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How Does Smell Affect Taste?

based on 107 ratings
Author: Beth Touchette

Both your sense of smell and sense of taste detect chemicals. Your tongue is covered with about 10,000 taste buds, which detect five different kinds of tastes: salty, bitter, sweet, sour and umami. Umami, discovered by the Japanese, means delicious in that language. Umami taste buds detect savory flavors. You also have some taste buds on the roof of your mouth and inner surface of your cheeks. The chemical receptors involved in your sense of smell are located in a postage stamp-sized patch of nerve cells called the olfactory tract located at the roof of each nasal cavity.  These receptors can detect up to a thousand different types of chemicals. 

Have you ever noticed how food tastes different when you have a cold?  Smell and taste are definitely connected. Let’s investigate. 

Problem: How does smell affect taste?

Materials

  • 15  volunteers, none of whom are allergic to any of the foods you are giving them.  You might ask about strawberries especially.
  • Assortment of fruit
  • Knife
  • Cutting board
  • 3 large plates
  • Q-tips
  • Essential oil of peppermint
  • Clipboard
  • Pencil
  • Plain crackers
  • Water
  • Cups

Procedure

  1. Before you start your experiment, make sure that each of your volunteers is aware that he or she is participating in an experiment related to smell and taste. Ask about any allergies to fruit or peppermint oil.
  2. Create a data table you can fill in quickly as you test each volunteer. Make a copy for each volunteer (see example below).

Fruit

 Peppermint Oil

Nose plugged

Control

Strawberry

 

 

 

Pear

 

 

 

Kiwi fruit

 

 

 

Tomato

 

 

 

Banana

 

 

 

Watermelon

 

 

 

Apple

 

 

 

 

  1. Chop the fruit into bit-sized pieces. You need three pieces of each kind of fruit for each volunteer.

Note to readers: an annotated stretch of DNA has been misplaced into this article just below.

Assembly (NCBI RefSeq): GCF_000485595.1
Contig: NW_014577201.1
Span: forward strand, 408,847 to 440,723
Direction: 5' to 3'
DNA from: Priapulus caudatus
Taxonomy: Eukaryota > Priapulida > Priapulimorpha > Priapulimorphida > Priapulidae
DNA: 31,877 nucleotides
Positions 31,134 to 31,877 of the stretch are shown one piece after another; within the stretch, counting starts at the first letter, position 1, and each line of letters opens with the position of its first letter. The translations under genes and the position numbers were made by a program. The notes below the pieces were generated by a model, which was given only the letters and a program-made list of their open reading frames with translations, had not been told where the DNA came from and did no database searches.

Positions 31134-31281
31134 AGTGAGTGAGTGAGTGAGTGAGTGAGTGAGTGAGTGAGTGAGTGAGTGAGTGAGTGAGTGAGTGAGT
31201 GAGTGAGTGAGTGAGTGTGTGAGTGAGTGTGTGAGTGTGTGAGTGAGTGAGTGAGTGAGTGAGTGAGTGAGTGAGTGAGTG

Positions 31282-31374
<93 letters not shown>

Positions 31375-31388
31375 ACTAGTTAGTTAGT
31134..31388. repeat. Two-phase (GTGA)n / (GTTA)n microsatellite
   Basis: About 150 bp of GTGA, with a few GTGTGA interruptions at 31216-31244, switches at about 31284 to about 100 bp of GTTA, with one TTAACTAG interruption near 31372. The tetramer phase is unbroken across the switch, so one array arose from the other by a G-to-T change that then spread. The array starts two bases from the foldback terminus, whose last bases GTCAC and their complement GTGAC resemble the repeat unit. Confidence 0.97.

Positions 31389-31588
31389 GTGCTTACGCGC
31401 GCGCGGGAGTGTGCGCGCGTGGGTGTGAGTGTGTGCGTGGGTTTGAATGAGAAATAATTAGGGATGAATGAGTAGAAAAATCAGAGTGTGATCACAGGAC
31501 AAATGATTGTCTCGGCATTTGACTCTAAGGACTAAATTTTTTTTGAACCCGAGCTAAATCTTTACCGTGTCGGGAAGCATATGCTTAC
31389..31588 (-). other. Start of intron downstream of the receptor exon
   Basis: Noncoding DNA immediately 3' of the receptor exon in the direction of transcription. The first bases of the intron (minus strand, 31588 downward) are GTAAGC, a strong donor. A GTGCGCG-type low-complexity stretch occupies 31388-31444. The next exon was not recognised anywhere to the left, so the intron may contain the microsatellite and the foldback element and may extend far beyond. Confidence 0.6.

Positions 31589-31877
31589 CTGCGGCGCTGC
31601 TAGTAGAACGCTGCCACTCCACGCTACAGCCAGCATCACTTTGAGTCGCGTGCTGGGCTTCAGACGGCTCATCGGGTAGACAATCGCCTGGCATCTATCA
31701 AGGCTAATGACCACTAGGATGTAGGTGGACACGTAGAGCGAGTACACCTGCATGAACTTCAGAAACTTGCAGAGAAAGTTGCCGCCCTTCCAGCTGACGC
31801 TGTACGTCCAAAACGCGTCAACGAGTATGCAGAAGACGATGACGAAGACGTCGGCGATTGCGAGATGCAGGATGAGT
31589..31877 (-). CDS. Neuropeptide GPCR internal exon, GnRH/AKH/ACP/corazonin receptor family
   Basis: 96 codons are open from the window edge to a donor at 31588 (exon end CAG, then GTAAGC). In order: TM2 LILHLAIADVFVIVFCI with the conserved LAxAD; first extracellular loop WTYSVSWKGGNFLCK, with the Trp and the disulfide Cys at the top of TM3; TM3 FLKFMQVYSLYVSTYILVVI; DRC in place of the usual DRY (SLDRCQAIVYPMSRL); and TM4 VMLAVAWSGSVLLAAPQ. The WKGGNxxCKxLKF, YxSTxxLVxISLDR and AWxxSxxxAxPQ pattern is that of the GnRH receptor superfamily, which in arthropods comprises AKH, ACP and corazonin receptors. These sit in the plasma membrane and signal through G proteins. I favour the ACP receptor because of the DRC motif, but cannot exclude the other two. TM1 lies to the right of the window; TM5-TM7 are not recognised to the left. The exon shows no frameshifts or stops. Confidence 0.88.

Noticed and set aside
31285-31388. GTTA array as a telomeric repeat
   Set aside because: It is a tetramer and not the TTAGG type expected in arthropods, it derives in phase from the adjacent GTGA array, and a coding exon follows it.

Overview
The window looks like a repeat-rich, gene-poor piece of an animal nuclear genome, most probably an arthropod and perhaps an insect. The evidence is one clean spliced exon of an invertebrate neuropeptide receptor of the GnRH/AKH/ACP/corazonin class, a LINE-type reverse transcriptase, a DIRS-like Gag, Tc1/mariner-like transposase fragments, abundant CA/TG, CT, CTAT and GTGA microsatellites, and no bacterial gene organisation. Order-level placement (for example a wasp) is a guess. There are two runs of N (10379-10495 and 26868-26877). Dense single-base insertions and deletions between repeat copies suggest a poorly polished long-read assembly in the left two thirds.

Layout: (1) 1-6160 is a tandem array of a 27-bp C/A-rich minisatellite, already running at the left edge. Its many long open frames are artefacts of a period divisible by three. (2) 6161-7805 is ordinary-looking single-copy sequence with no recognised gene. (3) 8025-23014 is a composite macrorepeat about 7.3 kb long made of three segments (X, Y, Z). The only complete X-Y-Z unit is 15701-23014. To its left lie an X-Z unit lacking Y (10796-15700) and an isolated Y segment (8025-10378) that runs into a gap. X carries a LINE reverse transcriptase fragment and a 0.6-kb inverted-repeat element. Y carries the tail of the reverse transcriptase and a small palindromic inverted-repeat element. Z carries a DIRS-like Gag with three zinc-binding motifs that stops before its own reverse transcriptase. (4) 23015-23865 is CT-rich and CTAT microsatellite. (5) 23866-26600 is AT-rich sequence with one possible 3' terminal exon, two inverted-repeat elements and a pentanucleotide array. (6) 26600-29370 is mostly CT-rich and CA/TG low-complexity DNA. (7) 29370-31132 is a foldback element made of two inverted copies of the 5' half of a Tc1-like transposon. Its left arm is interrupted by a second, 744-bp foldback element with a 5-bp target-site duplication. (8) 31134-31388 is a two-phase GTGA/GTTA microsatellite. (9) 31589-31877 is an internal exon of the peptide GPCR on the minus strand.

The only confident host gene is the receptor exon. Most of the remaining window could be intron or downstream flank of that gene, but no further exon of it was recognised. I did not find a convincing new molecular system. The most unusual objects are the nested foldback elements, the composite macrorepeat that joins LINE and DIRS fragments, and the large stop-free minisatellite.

2. Stick a toothpick in each piece of fruit.
  3. Make sure all different types of fruit are cut into pieces of the same size and that there are no pieces of fruit skin or seeds. 
  4. Make piles of each type of fruit on each of the three plates.
  5. For one plate of fruit, use the cotton swab to dab a drop of peppermint oil on each piece of fruit.
  6. Do not let your volunteers see the plates of fruit. Also, they will need to shut their eyes or be blindfolded throughout the experiment.
  7. Test each volunteer separately.  
  8. Start with the fruit with peppermint oil on top. Hand your volunteer a piece of fruit. Give her 3 seconds to identify the fruit. If she identifies the fruit correctly, put a check mark on the data table with her name. If she can’t identify the fruit or identifies it incorrectly, mark a 0 on her chart.
  9. After testing everybody with peppermint oil covered fruit, give each volunteer some time to rest, drink a glass of water, and eat a couple crackers. 
  10. Repeat the experiment, this time asking your volunteers to close their eyes and hold their noses as they taste each fruit. 
  11. Again, give your volunteers a rest before you do the final trial.
  12. For the next trial, your volunteers just need to shut their eyes. 
  13. Repeat the taste test and record the results in each data table.
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